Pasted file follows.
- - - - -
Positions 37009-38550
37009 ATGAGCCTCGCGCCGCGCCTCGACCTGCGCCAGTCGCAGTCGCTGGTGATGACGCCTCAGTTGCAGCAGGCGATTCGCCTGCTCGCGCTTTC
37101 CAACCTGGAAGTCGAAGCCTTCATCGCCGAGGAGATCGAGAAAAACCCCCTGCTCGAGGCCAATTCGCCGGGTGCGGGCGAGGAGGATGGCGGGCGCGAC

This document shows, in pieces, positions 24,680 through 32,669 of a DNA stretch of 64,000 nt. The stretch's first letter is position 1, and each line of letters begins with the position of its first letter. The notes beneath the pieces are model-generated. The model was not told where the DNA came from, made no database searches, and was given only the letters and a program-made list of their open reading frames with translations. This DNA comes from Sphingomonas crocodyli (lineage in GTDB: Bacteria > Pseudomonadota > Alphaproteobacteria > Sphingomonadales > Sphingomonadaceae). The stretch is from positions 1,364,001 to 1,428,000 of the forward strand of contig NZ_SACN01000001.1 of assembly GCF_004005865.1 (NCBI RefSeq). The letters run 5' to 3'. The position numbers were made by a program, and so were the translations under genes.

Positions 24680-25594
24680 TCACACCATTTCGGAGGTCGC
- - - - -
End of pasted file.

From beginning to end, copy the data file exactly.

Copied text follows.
Positions 37009-38550
37009 ATGAGCCTCGCGCCGCGCCTCGACCTGCGCCAGTCGCAGTCGCTGGTGATGACGCCTCAGTTGCAGCAGGCGATTCGCCTGCTCGCGCTTTC
37101 CAACCTGGAAGTCGAAGCCTTCATCGCCGAGGAGATCGAGAAAAACCCCCTGCTCGAGGCCAATTCGCCGGGTGCGGGCGAGGAGGATGGCGGGCGCGAC

This document shows, in pieces, positions 24,680 through 32,669 of a DNA stretch of 64,000 nt. The stretch's first letter is position 1, and each line of letters begins with the position of its first letter. The notes beneath the pieces are model-generated. The model was not told where the DNA came from, made no database searches, and was given only the letters and a program-made list of their open reading frames with translations. This DNA comes from Sphingomonas crocodyli (lineage in GTDB: Bacteria > Pseudomonadota > Alphaproteobacteria > Sphingomonadales > Sphingomonadaceae). The stretch is from positions 1,364,001 to 1,428,000 of the forward strand of contig NZ_SACN01000001.1 of assembly GCF_004005865.1 (NCBI RefSeq). The letters run 5' to 3'. The position numbers were made by a program, and so were the translations under genes.

Positions 24680-25594
24680 TCACACCATTTCGGAGGTCGC